A flotilla of nine vessels carrying 800 people and 10,000 tonnes of aid will set sail on Wednesday to Gaza to deliver desperately needed aid to the people of the besieged strip that has been blockaded by Israel and Egypt since 2007, when Hamas took over.
The ‘Freedom Flotilla', organised by a coalition of humanitarian organisations, will set sail from Ireland and Turkey and is expected to make stops in Cyprus and Greece tomorrow before sailing to Gaza.
On board are hundreds of volunteers as well as journalists, activists and lawmakers from Europe.
Israel has issued strict warnings to the organisers on attempting to breach the naval blockade of the strip that has been in place since January 2009, following Israel's war on Gaza.
Last week, Israel's foreign ministry deputy director-general, Naor Gilon, told the ambassadors of Ireland, Greece, Turkey and Sweden that the mission is "a provocation and a breach of Israeli law". Gilon stated that "Israel has no intention of allowing the flotilla to enter Gaza".
Activists from those countries, as well as Malaysia, have played a major part in organising and funding the flotilla. The aid being carried includes building material such as cement and iron, as well as generators, medical equipment and even toys.
The UN Development Programme (UNDP) said in a report on Sunday that about three-quarters of the damage inflicted by Israel's war on Gaza more than a year ago had not been repaired. Half of Israel's navy has reportedly been conducting practice exercises as they prepare to stop the flotilla, and has, according to media reports, threatened to open fire on the flotilla. Since the naval blockade was enforced, no attempt at delivering aid via the sea has been successful.
In one case in December 2009, Israeli naval boats rammed into the ship carrying aid, causing significant damage to it. The ship however did not sink.
While this is the ninth attempt to deliver aid to Gaza by sea, it is much larger than previous attempts which have included boats carrying 20 to 30 people.
All previous attempts had been organised by the Cyprus-based Free Gaza Movement, but the current attempt is being organised by a number of groups, the most prominent of which is the Turkish Relief Fund (IHH), which is sending four of the nine vessels and at least 500 of the 800 passengers from 40 countries.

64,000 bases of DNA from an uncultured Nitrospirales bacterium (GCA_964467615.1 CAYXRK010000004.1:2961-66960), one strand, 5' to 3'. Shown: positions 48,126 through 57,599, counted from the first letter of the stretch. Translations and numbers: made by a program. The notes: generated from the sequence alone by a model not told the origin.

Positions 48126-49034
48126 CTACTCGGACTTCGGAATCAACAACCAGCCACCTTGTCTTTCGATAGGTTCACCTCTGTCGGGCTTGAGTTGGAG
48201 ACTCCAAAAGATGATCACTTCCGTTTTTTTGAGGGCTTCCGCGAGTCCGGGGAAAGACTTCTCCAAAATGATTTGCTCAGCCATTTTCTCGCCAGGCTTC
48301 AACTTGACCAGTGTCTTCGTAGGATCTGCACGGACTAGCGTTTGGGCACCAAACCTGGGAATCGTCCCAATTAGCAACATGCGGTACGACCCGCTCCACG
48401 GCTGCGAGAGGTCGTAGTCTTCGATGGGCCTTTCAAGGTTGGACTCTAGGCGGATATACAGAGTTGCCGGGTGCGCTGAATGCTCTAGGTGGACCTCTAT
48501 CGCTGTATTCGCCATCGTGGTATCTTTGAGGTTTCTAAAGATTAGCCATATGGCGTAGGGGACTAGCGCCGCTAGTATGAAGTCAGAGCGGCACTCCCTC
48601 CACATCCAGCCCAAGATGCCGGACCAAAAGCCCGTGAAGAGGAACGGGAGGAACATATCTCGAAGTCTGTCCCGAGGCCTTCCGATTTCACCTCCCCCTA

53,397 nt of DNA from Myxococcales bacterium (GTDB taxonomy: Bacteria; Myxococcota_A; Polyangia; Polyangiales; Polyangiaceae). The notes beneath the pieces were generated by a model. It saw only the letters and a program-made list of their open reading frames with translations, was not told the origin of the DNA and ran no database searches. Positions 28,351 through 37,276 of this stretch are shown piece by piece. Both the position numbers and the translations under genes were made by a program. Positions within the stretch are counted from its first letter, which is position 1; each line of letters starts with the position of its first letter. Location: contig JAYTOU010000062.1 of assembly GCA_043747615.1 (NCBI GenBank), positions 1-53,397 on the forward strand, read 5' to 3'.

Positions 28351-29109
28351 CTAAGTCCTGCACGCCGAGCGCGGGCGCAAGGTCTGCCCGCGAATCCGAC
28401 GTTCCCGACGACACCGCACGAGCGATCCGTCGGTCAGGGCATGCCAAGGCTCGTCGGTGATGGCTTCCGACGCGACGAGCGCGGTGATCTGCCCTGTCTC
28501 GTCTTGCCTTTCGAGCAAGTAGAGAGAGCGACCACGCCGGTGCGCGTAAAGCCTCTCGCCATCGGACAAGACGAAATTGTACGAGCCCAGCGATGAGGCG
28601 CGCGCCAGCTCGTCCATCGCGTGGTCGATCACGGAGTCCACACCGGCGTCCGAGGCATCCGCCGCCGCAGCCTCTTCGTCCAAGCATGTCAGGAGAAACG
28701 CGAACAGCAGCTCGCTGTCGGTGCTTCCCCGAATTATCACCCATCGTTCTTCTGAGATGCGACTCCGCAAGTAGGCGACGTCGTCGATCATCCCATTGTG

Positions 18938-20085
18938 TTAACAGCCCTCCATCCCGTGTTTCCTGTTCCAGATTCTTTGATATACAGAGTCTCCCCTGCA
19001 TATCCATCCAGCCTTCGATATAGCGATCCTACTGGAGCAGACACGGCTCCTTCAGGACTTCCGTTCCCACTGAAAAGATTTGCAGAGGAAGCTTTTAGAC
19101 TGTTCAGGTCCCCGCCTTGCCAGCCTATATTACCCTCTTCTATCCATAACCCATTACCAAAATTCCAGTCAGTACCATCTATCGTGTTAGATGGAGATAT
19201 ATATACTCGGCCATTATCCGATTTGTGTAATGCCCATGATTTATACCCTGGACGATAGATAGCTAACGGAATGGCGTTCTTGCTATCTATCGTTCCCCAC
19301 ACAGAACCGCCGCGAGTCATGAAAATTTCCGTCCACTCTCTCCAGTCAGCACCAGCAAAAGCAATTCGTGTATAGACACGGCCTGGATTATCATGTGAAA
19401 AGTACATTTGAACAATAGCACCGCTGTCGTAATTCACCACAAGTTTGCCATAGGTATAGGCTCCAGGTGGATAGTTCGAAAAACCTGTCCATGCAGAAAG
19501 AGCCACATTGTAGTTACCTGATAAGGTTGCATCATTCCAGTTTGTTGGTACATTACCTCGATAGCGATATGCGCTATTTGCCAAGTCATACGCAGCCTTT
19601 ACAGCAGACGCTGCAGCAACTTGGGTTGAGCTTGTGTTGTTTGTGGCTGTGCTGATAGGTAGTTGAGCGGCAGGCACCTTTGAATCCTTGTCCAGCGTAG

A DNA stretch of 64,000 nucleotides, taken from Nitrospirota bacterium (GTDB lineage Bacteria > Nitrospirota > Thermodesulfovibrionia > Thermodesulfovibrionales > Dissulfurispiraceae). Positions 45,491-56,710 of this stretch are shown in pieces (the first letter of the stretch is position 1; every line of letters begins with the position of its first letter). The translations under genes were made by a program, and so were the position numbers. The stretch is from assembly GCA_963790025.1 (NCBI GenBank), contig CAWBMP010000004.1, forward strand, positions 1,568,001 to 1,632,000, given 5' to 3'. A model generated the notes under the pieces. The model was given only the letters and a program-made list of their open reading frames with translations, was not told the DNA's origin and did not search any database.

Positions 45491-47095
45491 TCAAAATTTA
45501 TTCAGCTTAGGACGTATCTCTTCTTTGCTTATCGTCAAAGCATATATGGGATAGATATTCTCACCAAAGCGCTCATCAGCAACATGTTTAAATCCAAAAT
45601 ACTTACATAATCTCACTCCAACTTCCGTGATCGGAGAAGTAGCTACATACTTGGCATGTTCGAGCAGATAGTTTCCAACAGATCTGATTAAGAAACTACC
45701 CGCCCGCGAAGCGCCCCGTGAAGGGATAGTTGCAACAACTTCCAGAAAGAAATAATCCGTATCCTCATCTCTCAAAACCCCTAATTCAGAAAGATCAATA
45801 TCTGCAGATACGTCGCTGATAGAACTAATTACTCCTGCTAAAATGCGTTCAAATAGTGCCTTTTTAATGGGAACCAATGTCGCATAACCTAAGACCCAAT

Some of the ships will be flying the Turkish flag. Any Israeli attack on the ships in international waters could lead to a serious diplomatic incident with Turkey, whose relations with Israel, once friendly, have deteriorated over the last 18 months since Israel's Gaza war.
Turkish Prime Minister Recep Tayyip Erdogan has expressed support for the flotilla, saying that breaking the "oppressive" siege of Gaza "is at the top of Turkey's list of priorities".
Israeli officials have told media that some of the ambassadors warned about the flotilla offered to help Israel in barring their citizens from entering Gaza.
So far, none of the governments whose ambassadors were warned have publicly opposed the campaign, and Ireland's ambassador in Tel Aviv has urged Israel to ensure the safety of Irish citizens who have joined the flotilla.
"We are closely monitoring the situation and urge restraint on all sides," ambassador Briefne O'Reilly was quoted as saying in Irish media. "We need to avoid escalation or confrontation to ensure a peaceful outcome which will enable the safe delivery of these humanitarian supplies."
In early May, John Ging, director of operations of the UN Relief and Works Agency for Palestine Refugees (UNRWA) in Gaza, threw his support behind the flotilla, calling on the international community to break the siege on the Gaza Strip by sending ships loaded with desperately needed supplies to the strip. "We believe that Israel will not intercept these vessels because the sea is open, and human rights organisations have been successful in similar previous operations proving that breaking the siege of Gaza is possible," he said.
The flotilla is expected to arrive in Gaza only days after the World Health Organisation demanded that Israel end the siege on the strip "immediately", saying that it was causing a shortage of medicines.
Ameen Abu Rasheed, founding member of the European campaign to end the siege on Gaza, said the campaign has laid down a contingency plan in the event Israeli navy intercepts the flotilla, including filing lawsuits in European courts as well as demonstrations before Israeli embassies, according to reports.
Organisers have said they are determined to enter Gaza and deliver the aid despite Israel's threats. The ships are reported to be carrying two months' supply of food.
Meanwhile, a counter flotilla of 30 boats and yachts was launched last Sunday by Israeli activists in protest of the Freedom Flotilla.
On board the "Freedom Flotilla", Gulf News sets sail on Wednesday with 800 activists and journalists from around the world in the ninth known attempt to break the illegal Israeli blockade of the Gaza Strip. Departing from the southern Turkish city of Antalya, the largest ever convoy plans to meet in Cyprus with other vessels from Ireland and Greece, before departing for Gaza.
Braving strict Israeli warnings, the activists will attempt to deliver more than 10,000 tonnes of critical aid to the people of Gaza. It is unclear whether the Flotilla will be successful in its attempt, but Gulf News will be providing live updates throughout the journey.